Seasons Within Seasons

DSC_5640_Fava Beans_Arthur KochBelieve it or not, for most of my life I had no idea that vegetables and fruits had a “season.” Sure, I knew that there was a harvest season; I’m from Nebraska, the land of cornfields. But due to the readily available supply of mostly any fruit or vegetable at the grocery store, I really had no idea that produce tasted better during a certain time of the year.

I never remember my parents attempting to buy produce in season. If it was there and we wanted it, we put it in the cart. I have a strong feeling this led to some of my picky eating habits. One too many sour strawberries made me think, “I don’t like berries.” One too many slimy (and likely old) slices of tomato on a fast food sandwich made me change my order to, “No tomato.”

When I moved out on my own and began my own grocery shopping, I remember occasionally not being able to find something I was craving. Then I began working at our local farmer’s market and my eyes were opened to the world of seasonal fruits and veggies. It all started to make sense.

I suddenly realized, this is why people make soup and chili in the fall (aside from the fact that it is warm and delicious paired with the “chilly” weather); they are using vegetables that are late in the season, which tend to have less flavor and more water (making them perfect for chili). This is why people preserved their favorites to eat during the cold months, when truly fresh produce was scarce.

I also recently discovered that there aren’t just “in season” and “out of season” times for fruits and vegetables, but there are even more nuanced picking times. A fascinating article in the New York Times explained that there are really seasons within seasons for vegetables and fruits. The first example in the article was the way fava beans make the best pureed soup late in the season when they are super starchy. If you attempt the same pureed soup earlier in the season, it will come out gritty and not at all appetizing.

In the past few years I’ve started re-trying nutritious foods that I didn’t care for as a child.  One of the foods I revisited was tomatoes. I started out by dicing them very small and adding them on top of salads in the summer. This summer I tried something that I used to find repulsive — eating raw slices of tomatoes. Mid-season, or around this very time, tomatoes are both juicy and refreshingly sweet. I simply sliced the tomato, sprinkled on some salt, and I could not believe the flavor! The texture is also crisp enough to hold up on its own, making a perfect summer snack.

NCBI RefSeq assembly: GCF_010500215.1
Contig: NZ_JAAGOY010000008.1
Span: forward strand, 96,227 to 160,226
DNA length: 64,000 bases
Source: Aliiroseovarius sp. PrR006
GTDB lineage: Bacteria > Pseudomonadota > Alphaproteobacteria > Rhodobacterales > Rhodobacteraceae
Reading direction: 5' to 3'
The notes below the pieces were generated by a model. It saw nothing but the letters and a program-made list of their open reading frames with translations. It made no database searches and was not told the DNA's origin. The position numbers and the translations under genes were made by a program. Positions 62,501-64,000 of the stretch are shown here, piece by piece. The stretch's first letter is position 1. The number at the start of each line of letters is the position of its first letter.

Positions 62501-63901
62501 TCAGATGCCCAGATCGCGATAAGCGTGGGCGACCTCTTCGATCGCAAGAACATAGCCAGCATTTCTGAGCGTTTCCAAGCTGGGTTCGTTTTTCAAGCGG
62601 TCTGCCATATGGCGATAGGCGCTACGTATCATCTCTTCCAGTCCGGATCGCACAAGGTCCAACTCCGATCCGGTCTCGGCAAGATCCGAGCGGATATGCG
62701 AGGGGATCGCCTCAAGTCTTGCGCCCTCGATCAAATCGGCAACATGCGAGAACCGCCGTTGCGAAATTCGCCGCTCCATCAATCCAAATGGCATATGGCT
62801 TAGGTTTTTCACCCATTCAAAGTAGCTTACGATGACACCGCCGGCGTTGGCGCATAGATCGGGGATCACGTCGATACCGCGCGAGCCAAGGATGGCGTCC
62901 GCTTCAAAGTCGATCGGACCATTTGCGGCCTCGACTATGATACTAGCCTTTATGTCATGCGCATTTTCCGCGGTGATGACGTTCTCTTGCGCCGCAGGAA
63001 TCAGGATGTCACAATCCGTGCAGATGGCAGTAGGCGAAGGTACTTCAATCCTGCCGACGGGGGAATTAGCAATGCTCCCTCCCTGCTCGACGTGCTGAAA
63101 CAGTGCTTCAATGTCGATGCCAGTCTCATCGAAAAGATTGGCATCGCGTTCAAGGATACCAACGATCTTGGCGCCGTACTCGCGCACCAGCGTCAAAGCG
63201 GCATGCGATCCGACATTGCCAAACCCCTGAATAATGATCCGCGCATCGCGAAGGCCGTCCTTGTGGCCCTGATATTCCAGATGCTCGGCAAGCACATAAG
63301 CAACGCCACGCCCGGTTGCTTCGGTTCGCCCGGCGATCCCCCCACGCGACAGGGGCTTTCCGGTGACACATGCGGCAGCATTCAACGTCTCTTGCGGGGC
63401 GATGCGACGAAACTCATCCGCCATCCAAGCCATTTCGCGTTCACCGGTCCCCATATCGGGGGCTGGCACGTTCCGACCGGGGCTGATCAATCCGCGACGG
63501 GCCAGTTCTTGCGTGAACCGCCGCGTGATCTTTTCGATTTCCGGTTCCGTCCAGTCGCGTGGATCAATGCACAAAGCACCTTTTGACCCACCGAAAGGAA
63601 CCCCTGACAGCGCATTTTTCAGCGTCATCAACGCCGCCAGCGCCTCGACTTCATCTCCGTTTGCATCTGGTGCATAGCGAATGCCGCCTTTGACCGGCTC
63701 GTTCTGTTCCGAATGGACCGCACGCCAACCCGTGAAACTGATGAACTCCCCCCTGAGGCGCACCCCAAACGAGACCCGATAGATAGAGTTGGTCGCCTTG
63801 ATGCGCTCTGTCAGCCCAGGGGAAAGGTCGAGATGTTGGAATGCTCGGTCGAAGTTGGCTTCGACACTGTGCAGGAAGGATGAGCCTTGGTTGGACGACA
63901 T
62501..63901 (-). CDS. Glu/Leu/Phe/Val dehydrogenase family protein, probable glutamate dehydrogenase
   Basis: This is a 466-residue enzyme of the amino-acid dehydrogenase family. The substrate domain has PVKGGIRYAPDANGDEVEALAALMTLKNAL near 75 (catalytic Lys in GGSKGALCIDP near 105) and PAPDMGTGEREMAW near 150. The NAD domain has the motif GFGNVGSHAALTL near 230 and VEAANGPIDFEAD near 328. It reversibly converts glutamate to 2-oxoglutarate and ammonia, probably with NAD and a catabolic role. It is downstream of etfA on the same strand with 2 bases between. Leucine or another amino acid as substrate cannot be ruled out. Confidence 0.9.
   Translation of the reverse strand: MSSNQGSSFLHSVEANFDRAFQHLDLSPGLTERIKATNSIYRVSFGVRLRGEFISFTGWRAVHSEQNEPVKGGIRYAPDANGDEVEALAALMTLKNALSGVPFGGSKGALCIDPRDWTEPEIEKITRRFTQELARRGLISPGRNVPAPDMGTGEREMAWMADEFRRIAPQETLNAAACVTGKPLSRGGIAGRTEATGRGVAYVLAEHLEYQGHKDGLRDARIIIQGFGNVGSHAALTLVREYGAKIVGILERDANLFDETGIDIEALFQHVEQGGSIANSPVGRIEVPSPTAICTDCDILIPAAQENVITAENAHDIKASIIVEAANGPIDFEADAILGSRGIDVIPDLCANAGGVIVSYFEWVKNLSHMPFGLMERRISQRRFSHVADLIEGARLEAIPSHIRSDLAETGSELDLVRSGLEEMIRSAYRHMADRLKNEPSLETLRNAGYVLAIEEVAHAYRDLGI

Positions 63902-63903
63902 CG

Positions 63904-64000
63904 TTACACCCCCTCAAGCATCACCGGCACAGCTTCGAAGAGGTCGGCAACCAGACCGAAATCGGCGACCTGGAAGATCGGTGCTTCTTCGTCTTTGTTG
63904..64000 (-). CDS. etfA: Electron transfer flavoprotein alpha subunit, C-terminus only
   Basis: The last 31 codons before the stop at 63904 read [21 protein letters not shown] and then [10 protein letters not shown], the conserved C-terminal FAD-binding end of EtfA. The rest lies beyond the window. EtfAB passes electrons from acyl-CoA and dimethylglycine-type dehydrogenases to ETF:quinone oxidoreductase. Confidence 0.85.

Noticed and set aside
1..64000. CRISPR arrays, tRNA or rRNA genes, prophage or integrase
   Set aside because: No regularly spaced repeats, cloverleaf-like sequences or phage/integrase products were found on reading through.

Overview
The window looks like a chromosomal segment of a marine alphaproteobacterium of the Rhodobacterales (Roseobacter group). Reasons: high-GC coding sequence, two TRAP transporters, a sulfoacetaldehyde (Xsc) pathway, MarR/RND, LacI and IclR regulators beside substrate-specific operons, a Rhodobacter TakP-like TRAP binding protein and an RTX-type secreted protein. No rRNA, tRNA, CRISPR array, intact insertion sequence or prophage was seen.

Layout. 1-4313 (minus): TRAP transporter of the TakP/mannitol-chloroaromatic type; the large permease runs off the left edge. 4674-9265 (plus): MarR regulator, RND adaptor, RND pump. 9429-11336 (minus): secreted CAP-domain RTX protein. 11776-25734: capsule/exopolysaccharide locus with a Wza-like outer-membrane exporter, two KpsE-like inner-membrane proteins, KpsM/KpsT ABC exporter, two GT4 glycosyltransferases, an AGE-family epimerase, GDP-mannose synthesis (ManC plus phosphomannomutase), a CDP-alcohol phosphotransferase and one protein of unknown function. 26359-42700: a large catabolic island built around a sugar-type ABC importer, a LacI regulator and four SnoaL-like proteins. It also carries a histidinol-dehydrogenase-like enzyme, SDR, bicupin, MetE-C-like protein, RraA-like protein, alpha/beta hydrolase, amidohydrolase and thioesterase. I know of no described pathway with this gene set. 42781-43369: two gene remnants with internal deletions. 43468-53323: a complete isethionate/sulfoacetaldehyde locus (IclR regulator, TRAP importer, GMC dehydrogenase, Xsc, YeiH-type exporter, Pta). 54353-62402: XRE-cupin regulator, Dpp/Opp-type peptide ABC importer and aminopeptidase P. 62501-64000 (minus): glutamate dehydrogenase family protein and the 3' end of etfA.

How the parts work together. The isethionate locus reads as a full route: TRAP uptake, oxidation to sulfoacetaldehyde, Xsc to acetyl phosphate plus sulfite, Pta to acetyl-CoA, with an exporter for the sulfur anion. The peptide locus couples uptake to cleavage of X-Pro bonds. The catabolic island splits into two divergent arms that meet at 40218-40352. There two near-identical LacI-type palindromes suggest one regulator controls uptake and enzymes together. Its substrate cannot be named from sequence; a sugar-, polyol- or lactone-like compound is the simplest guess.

It turns out my new friend, the tomato, also has its own “micro-season.” Early in the season, when the vegetables are still green, they are best used for pickling or frying, due to their acidity and firm structure. During the mid-season they are delightful as is! Later in the season, closer to fall, tomatoes’ watery texture makes them best for sauces.

Cooking with ingredients “in season” is great, but with more practice (and research), we can learn about how each fruit and vegetable works within the seasons. I’ve realized that I have so much more to learn about the array of food God has made for us to enjoy. I’ve only just scratched the surface of experimenting with produce, and I can’t wait to learn more!

Do you cook seasonally?

Do you can or preserve fruits and vegetables?

Sources: New York Times, “To Every Season, Another Season,” “Fruits and Veggies Matter More,” Eat Seasonally

Originally posted 2013-09-03 10:27:52.

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